Electricity prices in the German capital Berlin were Europe’s highest in January, increasing 38 percent in a month to 50 cents per kWh. London was ranked second with 47.11 cents per kWh, followed by Copenhagen, at 46.69 cents per kWh.

Although Greece’s electricity market continues to be troubled by serious structural issues, leading to wholesale prices well above those of other European countries, domestic retail electricity prices remained 25 percent below January’s EU average of 26.07 cents, based on figures of 33 cities, and the EU-27 average of 24.67 cents.

However, overall amounts spent by the Greek state and consumers to cover electricity bills are among Europe’s highest.

As for the natural gas market, Greece’s retail price for households was one of the lowest in Europe in January, despite a 25 percent increase in January.

 

Wholesale power up to nearly €300/MWh, subsidies prepared

The wholesale electricity price has risen for a fourth consecutive day, reaching nearly 300 euros per MWh, the highest level recorded this month.

Today’s day-ahead market price is at 293.79 euros per MWh, a 42 percent increase compared to the price registered on January 22, when prices last dipped, falling to 206.46 euros per MWh.

The energy mix covering demand today is dominated by natural gas-fueled generation, representing 40.1 percent, while renewable energy sources and hydropower, both capable of containing prices, are limited to 19.97 percent and 6.52 percent of the energy mix, respectively. Lignite-fired power stations are contributing to today’s energy mix with an elevated 14.77 percent share, while electricity imports are also high, representing 14.34 percent of the mix.

According to market analysts, low wind levels have severely restricted wind energy output during nighttime hours, which prompted the need for electricity imports to cover domestic electricity demand.

Wholesale electricity prices are expected to fall to levels below the December average level of 235 euros per MWh, according to projections.

The government is currently analyzing market data to calculate the level of electricity subsidies to be offered for February. No major changes, compared to the current month’s subsidy package, are expected.

Businesses are expected to receive uniform subsidy support in February. Criteria shaped by the energy ministry have yet to be approved by the European Commission.

Athens among Europe’s ten most expensive cities for energy

Athens ranked among Europe’s ten most expensive cities for electricity and natural gas last December, according to a monthly Household Energy Price Index (HEPI) report.

The data, collected for the HEPI report by the regulatory authorities for energy of Austria (Energie Control) and Hungary (MEKH) in association with energy consulting firm VaasaEET, highlighted the skyrocketing electricity and gas prices around Europe.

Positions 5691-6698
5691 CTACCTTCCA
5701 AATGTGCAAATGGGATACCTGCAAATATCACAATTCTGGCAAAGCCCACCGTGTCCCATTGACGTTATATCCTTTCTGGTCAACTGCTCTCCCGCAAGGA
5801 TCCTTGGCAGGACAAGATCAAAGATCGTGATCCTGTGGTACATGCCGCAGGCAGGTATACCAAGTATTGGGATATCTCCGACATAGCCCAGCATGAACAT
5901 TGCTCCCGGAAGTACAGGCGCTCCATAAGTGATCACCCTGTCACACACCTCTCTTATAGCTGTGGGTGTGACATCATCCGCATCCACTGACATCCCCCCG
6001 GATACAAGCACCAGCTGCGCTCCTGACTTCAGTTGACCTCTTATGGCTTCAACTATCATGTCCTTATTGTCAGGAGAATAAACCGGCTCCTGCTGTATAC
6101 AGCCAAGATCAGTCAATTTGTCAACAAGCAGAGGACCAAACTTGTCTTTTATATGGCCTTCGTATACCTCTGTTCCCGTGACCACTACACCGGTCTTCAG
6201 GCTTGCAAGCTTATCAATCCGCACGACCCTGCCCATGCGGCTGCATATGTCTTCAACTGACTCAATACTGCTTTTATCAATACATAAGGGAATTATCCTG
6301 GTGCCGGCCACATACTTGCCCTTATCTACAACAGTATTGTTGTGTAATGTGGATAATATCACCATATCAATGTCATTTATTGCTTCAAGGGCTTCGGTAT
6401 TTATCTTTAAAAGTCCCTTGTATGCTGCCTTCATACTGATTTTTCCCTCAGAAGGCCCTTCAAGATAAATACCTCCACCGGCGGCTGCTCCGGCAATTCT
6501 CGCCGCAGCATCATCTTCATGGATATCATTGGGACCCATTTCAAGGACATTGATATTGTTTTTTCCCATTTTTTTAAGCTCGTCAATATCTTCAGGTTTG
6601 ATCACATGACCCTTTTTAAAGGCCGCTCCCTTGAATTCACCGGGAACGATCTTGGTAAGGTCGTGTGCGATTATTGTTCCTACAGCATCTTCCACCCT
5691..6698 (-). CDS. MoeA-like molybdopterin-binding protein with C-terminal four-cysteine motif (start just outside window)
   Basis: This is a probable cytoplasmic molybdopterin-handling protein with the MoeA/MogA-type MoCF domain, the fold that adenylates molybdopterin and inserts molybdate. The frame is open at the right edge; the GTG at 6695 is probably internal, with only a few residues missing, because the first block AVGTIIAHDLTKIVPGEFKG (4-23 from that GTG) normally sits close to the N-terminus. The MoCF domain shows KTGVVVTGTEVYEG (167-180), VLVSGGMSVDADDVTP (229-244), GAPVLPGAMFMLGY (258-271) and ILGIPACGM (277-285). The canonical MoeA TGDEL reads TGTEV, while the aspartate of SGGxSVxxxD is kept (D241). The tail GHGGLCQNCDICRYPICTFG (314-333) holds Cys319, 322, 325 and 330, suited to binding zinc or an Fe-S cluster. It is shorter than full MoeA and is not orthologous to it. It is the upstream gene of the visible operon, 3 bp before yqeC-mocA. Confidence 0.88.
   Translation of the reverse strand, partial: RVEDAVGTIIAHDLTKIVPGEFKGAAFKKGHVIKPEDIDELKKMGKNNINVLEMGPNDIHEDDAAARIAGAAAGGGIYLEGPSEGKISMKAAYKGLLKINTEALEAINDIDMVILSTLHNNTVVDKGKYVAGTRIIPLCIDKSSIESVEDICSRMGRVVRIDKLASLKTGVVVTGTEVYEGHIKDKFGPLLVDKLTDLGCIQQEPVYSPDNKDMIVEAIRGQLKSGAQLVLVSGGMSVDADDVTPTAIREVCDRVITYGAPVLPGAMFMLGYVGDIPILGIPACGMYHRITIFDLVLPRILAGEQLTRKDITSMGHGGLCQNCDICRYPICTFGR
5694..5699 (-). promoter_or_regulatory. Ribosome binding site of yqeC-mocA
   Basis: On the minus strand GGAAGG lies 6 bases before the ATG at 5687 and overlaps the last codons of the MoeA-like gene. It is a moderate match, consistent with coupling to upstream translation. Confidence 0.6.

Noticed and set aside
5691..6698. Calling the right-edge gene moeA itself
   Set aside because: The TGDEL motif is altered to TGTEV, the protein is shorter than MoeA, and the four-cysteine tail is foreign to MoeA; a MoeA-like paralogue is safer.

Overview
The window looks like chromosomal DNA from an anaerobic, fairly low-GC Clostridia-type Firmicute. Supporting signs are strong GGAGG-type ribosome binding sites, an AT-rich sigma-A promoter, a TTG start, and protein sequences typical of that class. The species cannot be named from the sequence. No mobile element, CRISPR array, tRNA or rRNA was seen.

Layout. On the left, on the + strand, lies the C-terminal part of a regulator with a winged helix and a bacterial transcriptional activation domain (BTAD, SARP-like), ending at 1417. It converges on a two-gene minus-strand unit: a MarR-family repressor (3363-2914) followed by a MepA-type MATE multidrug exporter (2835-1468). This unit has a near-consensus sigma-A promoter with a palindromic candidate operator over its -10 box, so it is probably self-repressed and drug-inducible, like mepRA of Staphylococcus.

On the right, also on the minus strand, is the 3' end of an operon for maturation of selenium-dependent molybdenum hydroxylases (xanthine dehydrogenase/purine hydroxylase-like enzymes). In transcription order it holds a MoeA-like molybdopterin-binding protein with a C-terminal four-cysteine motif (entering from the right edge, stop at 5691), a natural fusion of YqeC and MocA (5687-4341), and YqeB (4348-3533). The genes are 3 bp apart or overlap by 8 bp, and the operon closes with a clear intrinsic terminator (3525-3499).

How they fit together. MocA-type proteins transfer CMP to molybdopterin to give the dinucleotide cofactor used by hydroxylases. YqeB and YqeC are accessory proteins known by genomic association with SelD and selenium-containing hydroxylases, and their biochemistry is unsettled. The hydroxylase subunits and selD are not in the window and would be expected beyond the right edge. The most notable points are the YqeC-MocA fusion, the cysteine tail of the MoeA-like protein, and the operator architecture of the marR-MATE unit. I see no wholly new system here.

The Greek capital was ranked sixth in terms of retail electricity cost in December, Athenian households paying an average of €0.315 per KWh.

Copenhagen was Europe’s most expensive city for electricity with a December average price of nearly €0.40 per KWh. The Danish capital was followed by London (€0.396), Brussels (€0.37), Berlin (€0.362) and Amsterdam (€0.343). These price levels include taxes.

Electricity prices averaged €0.24 for the EU and €0.23 for the total of 33 cities included in the survey.

The lowest electricity prices were recorded in Kiev (€0.0546), Belgrade (€0.0811), Budapest (€0.105), Podgorica (€0.105), Valletta (€0.123) and Sofia ((€0.123).

Athens recorded the biggest electricity price increase in December, compared to November, which reached 22 percent. The Greek capital was followed by Stockholm (17%), Warsaw (12%) and Amsterdam (11%).

Athens was also high on the list of natural gas prices for households, ranking seventh in December with an average price of €0.12 per KWh.

Stockholm topped this list with an average price of €0.234 per KWh, followed by Copenhagen (€0.194), Amsterdam (€0.19), Bern (€0.143), Rome (€0.13) and Vienna (€0.125).

Europe’s lowest natural gas prices, ranging from €0.025 and €0.05, were recorded in Kiev, Budapest, Belgrade, Bucharest, Warsaw, Bratislava, Zagreb and Riga.

 

 

 

French power pricing proposal tops EU energy ministers talks

French Minister of the Ecological Transition Barbara Pompili is expected to reiterate her proposal for a detachment of electricity pricing from natural gas prices, an initiative supported by the Greek government, at a meeting of EU energy ministers tomorrow in France.

The meeting, in Amiens, northern France, is being staged following the release of a latest European Commission report projecting natural gas and electricity prices will remain elevated over the next two to three years.

Though tomorrow’s meeting is the first day of an informal two-day session, the electricity pricing issue will be tabled as the French government, which has just assumed the EU’s rotating presidency, has prioritized revisions for the wholesale electricity market, the intention being to achieve retail prices that reflect the energy mix’s average cost.